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  • Writer's pictureMariah Nimmons

The Facets of Ukraine

A NOTE: Our Russia-Ukraine Resources are updated weekly - if you're accessing the page a week or more past the below date, pieces mentioned in this post may have been removed to make room for up-to-date resources.

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Updated Resources - January 31, 2024

Elderly civilians cared for by Ukrainian policemen in Kyiv after damaging of a residential building by shelling.16 March 2022 (, CC BY 4.0, via Wikimedia Commons)



On Mykhailivska Square in Kyiv, in the presence of an honor guard and to the sound of surma, a wreath with flowers from the Ukrainian people was placed at the Wall of Remembrance of the Fallen Defenders of Ukraine in the Russian-Ukrainian War. ("On the Day of Defenders of Ukraine, the President honored the memory of the fallen warriors." by President Of Ukraine is in the Public Domain, CC0)


In addition to our weekly resource update, today we also offer an updated collection of pieces on the Israeli-Hamas war.

The ICJ rejects significant portions of a ‘terrorism’ case brought by Ukraine against Russia, talk of a military leadership shakeup at Zelenskyy’s behest, and hundreds of POWs exchanged following last week’s downed plane - these are but a sampling of recent events pulling the plight and endurance of Ukraine back into the spotlight. This weeks’ resource update offers insight into the beleaguered nation’s current state of affairs. From challenges abroad to the war’s impact on Ukraine’s society and its people after nearly two years, these resources remind us of war’s true cost and the dire need for peacebuilding.

We begin by examining Ukraine’s position within the greater geopolitical constellation. In Foreign Affairs, Ukrainian Foreign Minister Dmytro Kuleba makes the case for continued Western support and discusses his nation’s potential for victory. The Washington Post and Responsible Statecraft offer further insight into Ukraine’s dire need for Western support, and the impact of US domestic politics on attaining it. The latter publication also examines the impact of a recent security agreement between Ukraine and the UK and what it may indicate for the embattled country’s NATO aspirations. The Council on Foreign Relations details the political hurdles to Ukrainian EU membership.

We cross the border for a closer look at the war’s impact on Ukrainian society and politics. A podcast from The Kyiv Independent, sheds light on recent attacks on journalists and dissects historical press freedoms within Ukraine. The Washington Post monitors the country’s perennial battle against corruption amidst revelations that defense officials pocketed $40m intended for ammunition procurement. The gauntlet of personnel struggles and mobilization in both Ukraine and Russia is examined in a piece from The Insider.

To the east, Russian occupation reshapes daily life. In two pieces, The Kyiv Independent examines both the disastrous effect of forced Russian conscription of Ukrainians on essential municipal services in the occupied regions, as well as the effect of business migration from these regions and its implications for the country’s economic map. In Foreign Affairs, a picture emerges of the ‘quiet transformation’ of occupied Ukraine.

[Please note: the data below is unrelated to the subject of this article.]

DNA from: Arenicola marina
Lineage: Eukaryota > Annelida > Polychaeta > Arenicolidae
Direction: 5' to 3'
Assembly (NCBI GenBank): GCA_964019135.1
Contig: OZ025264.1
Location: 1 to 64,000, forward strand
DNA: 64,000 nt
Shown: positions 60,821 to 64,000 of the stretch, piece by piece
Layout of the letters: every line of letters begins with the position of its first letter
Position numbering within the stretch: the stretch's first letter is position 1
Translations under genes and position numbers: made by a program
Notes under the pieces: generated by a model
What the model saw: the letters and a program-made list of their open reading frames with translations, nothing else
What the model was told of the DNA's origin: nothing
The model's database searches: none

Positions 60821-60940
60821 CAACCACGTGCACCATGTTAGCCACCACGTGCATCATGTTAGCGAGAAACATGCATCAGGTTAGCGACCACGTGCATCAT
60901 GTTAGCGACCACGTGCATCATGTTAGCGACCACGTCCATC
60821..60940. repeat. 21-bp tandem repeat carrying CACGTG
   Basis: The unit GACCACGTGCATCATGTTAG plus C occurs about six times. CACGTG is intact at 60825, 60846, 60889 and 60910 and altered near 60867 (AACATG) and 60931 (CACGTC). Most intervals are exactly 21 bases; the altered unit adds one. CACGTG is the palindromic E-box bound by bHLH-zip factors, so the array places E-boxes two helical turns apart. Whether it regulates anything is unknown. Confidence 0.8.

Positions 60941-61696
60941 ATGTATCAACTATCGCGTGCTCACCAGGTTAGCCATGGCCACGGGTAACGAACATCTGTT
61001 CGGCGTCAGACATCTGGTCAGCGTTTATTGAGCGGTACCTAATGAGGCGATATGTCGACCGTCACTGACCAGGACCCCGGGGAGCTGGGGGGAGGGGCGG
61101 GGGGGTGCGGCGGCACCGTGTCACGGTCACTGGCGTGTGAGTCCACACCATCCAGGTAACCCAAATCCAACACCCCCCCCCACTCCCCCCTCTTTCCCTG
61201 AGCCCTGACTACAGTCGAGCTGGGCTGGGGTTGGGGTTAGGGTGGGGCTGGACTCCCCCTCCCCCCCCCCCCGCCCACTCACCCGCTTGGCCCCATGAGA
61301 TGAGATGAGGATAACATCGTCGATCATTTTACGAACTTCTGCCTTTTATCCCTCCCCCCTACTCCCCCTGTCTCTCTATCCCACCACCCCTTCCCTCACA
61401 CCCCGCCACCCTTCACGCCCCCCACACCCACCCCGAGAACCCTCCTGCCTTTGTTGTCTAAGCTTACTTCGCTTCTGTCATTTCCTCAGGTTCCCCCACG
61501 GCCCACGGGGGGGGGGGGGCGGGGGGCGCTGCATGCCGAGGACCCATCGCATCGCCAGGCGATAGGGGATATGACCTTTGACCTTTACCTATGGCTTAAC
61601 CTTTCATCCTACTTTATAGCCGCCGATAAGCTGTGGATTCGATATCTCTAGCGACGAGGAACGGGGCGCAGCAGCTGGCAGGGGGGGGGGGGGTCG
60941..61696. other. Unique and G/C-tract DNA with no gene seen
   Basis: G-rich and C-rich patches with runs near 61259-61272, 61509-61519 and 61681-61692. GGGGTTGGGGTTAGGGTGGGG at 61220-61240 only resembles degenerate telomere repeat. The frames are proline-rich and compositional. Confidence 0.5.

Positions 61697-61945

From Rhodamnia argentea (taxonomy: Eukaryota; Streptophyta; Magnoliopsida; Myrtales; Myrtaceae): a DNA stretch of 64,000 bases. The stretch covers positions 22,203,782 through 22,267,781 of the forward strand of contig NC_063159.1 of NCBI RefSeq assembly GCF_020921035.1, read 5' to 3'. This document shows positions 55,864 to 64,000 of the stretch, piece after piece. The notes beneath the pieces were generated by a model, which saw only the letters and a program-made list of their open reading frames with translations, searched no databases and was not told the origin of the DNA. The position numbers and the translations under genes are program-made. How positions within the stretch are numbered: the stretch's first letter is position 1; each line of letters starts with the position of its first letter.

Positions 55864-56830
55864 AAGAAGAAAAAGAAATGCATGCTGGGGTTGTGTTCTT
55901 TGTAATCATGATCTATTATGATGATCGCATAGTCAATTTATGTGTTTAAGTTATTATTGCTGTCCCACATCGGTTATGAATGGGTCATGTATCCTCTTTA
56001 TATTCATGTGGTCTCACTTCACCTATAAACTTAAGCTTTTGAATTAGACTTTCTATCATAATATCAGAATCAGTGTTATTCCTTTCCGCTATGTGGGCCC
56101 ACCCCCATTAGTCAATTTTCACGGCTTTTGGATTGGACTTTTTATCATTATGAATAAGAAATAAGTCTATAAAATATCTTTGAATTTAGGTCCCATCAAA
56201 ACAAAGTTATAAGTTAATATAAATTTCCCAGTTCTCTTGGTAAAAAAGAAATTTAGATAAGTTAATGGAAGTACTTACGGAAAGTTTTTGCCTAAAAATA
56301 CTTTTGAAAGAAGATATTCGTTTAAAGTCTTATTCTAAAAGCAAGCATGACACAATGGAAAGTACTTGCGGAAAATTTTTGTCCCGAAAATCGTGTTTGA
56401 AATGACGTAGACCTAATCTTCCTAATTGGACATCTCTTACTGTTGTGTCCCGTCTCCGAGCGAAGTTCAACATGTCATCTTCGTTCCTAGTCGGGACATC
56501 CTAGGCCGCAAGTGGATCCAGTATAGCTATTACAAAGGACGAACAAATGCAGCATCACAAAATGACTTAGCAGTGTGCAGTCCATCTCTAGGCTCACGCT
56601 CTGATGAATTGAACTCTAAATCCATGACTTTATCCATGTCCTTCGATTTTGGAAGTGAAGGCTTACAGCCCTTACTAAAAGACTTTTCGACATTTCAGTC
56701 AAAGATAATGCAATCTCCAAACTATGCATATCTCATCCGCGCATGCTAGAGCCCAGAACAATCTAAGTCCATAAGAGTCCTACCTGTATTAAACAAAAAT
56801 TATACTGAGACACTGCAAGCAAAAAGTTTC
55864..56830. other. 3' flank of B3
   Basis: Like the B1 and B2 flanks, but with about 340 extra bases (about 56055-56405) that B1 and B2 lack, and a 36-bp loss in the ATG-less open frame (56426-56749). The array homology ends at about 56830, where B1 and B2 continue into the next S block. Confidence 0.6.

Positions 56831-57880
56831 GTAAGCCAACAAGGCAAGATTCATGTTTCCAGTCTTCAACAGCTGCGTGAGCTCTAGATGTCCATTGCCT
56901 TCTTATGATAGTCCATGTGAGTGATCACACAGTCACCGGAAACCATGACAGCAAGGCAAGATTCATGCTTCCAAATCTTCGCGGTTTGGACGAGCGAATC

Two perspectives on Volodymr Zelenskyy emerge. In The New Yorker, Masha Gessen questions whether the Ukrainian president and his political allies move increasingly closer to the entrenchment against which they originally sought to root out. Simon Shuster, the author of a newly released Zelensky biography who has been described as having ‘exceptional access and a healthy lack of deference,’ joins The Telegram’s Ukraine: The Latest podcast to discuss his time spent shadowing the Ukrainian leader.

We conclude this featured collection by highlighting the lived experiences of the Ukrainian people. The Intercept reports on the military’s experimental use of the psychedelic substance Ibogaine for treatment of traumatic brain injury and soldiers’ mental health. In The Conversation, the latest polling reveals the mood in Ukraine and explores hope amidst suffering. Finally, Meduza recounts the heartbreak of elderly Ukrainians near the frontlines as the war enters its third year.

In the overview, elucidation on 2024’s Doomsday Clock announcement. In videos, warzone trauma and Ukrainian mental health, as well the country’s development and de-oligarchization dilemma are explored. Find also the Bulletin of the Atomic Scientists Doomsday Clock announcement in full. In the arts, the surprising release and state funding of Russian anti-war director Mikhail Lokshin’s film adaptation of The Master and Margarita, an experimental opera conveys Ukrainian rage and sorrow, and puppets bring joy to Ukrainian children during wartime.

Find these topics and many more on our Russia-Ukraine resource page. Receive important perspective and updates, including the implications of the ICJ’s recent ruling on Israel, in our Israel-Hamas resources.




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